Tuesday, August 12, 2014


This blog entry is dedicated to all my fellow sojourners who fought through and decided to live.

People get mad at me when I say that committing suicide is a selfish and cowardly act.  They tell me that I don’t know what the person may have been going through.  It is true that I nor anyone else can really know what is going on inside someone else’s mind and heart, but I know what the aftermath of a suicide is.  I also know what it is like to fight deep depression and the desire to die to rid myself of the pain of living.  This whole arena of suicide is not a foreign land to me.

The truth is that suicide may end the pain of the one who commits it, but it is just the beginning of the pain for the people who love them.  The news over the past few months has been full of stories about celebrities committing suicide and also about the suicide rate among active duty military personnel and veterans.  The news does show the pain left behind, but I don’t think anyone with a bigger bully pulpit than mine says enough about really how selfish an act it is.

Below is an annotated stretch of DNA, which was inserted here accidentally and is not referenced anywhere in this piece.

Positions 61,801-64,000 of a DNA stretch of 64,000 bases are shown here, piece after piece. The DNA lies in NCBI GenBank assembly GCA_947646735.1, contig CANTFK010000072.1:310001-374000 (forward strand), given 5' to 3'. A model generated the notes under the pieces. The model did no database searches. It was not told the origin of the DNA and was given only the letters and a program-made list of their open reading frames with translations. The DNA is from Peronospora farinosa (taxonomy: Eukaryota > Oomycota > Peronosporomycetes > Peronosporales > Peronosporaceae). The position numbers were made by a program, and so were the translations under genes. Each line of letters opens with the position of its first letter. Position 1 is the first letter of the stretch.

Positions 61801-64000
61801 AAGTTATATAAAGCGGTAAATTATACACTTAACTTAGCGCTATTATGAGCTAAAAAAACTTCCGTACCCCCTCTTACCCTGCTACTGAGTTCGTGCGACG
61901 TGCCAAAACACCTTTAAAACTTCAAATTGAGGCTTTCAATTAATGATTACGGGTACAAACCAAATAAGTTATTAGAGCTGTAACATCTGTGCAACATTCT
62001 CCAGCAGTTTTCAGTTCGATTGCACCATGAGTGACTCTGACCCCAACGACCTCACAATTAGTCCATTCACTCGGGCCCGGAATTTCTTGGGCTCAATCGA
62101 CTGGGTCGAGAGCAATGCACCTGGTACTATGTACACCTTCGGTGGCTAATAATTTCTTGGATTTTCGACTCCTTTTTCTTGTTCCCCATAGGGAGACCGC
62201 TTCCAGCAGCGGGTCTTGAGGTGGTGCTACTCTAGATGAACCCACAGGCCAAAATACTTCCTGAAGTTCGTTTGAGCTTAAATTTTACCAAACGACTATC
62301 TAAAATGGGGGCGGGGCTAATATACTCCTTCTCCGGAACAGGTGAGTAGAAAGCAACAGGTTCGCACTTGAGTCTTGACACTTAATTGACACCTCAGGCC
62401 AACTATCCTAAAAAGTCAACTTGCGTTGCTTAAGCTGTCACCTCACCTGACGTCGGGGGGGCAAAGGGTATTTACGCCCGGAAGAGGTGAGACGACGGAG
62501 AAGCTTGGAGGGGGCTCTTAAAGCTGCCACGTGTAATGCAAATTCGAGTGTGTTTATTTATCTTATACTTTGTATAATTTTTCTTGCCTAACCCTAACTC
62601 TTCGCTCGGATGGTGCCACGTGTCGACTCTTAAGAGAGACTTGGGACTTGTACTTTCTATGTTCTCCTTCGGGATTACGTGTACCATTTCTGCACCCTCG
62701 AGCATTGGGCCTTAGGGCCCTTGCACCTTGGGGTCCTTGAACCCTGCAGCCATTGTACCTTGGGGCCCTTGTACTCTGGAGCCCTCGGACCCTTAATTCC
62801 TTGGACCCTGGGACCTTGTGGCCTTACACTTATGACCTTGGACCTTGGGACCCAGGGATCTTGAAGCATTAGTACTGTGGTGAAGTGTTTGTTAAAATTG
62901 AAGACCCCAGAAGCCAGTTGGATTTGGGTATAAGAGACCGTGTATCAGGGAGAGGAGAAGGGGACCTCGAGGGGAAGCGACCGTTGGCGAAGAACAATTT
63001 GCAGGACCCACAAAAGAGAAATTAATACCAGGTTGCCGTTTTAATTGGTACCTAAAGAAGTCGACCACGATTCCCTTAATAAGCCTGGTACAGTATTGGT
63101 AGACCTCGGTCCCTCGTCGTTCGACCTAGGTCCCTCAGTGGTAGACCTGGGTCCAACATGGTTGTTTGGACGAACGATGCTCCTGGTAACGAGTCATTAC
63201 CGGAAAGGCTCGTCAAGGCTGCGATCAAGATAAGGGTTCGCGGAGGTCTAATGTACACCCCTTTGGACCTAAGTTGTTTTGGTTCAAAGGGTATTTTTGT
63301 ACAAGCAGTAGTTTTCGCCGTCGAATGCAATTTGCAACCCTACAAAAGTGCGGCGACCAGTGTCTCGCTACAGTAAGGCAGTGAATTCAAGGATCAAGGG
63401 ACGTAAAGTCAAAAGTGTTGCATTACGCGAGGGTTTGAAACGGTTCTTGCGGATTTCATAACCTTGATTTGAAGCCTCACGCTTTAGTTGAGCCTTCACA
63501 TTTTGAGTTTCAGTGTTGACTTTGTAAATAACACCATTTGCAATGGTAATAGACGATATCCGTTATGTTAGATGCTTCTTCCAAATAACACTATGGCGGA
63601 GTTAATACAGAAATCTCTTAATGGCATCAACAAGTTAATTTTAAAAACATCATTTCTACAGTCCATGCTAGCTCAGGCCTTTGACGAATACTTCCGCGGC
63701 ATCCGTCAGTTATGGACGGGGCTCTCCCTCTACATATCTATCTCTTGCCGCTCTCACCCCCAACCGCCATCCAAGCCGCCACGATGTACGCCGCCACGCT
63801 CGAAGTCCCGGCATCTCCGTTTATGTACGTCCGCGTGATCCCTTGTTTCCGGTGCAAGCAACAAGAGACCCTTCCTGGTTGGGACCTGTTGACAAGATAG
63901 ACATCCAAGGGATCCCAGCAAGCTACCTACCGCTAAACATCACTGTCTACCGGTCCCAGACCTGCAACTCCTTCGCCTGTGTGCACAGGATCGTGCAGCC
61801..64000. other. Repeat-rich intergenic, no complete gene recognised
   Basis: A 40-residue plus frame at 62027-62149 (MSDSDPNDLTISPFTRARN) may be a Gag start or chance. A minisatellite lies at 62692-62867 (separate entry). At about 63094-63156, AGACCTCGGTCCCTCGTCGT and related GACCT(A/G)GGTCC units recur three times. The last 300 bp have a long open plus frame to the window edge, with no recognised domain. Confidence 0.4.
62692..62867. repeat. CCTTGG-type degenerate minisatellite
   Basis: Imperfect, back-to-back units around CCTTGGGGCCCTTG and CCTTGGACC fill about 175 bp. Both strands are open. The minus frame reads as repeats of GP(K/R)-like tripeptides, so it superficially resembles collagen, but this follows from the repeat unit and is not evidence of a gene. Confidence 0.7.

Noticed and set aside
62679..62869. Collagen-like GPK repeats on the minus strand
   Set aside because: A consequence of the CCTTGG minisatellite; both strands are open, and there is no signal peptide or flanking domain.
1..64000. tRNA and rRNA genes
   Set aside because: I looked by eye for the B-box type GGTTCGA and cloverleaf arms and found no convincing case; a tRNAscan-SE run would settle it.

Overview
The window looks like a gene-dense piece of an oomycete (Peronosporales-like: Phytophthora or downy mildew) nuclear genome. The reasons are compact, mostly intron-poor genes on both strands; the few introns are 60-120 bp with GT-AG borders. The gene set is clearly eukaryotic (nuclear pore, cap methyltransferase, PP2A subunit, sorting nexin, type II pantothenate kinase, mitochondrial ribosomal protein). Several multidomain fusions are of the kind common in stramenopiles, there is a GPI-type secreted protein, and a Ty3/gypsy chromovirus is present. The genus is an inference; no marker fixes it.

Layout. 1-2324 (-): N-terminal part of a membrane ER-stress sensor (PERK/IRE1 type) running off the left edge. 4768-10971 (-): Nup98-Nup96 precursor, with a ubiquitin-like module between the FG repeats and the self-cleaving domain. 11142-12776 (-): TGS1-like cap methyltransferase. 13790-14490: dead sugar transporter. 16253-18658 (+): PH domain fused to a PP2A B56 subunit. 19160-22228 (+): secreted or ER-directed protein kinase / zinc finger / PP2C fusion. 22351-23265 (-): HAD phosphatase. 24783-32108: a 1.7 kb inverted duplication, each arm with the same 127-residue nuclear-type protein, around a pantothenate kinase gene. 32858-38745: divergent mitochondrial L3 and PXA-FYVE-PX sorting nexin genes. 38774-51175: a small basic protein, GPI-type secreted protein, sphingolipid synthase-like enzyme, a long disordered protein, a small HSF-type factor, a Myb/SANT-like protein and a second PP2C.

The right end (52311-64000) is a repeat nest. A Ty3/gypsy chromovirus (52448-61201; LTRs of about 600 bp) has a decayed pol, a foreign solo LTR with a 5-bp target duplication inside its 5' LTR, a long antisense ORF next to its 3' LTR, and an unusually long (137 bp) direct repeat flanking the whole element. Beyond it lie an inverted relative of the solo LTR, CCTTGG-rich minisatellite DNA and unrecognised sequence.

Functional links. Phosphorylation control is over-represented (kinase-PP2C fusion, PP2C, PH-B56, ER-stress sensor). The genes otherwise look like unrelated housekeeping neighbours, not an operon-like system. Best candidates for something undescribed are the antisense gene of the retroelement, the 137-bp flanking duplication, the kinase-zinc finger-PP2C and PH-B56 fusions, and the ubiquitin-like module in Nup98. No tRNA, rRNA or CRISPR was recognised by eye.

What good would that do you ask?  In my opinion, it would help prevent more suicides.  One of the main reasons I am still alive is that there are some folks in my life that I don’t want to hurt to that degree.  My wife, among others, would be left feeling empty and hurt if I just up and killed myself to relieve myself of having to go on.  So I come up with something in the future to look forward to so I don’t just dwell on my pain.  I come up with something for the next day and then something down the road.  For example, Patty and I have plans to go to a NASCAR race and to take a trip with a cousin of mine.

It takes more courage to live through a deep dark depression than to end it.  It takes thinking of more than yourself not to kill yourself when you are at your lowest point.  I think the media needs to tell this each time they present a suicide story. It would prevent more suicides and it would honor the many individuals who fought through the darkness and lived to see the morning light.

© Ed Cooper, August 12, 2014, Stoney Creek, Tennessee
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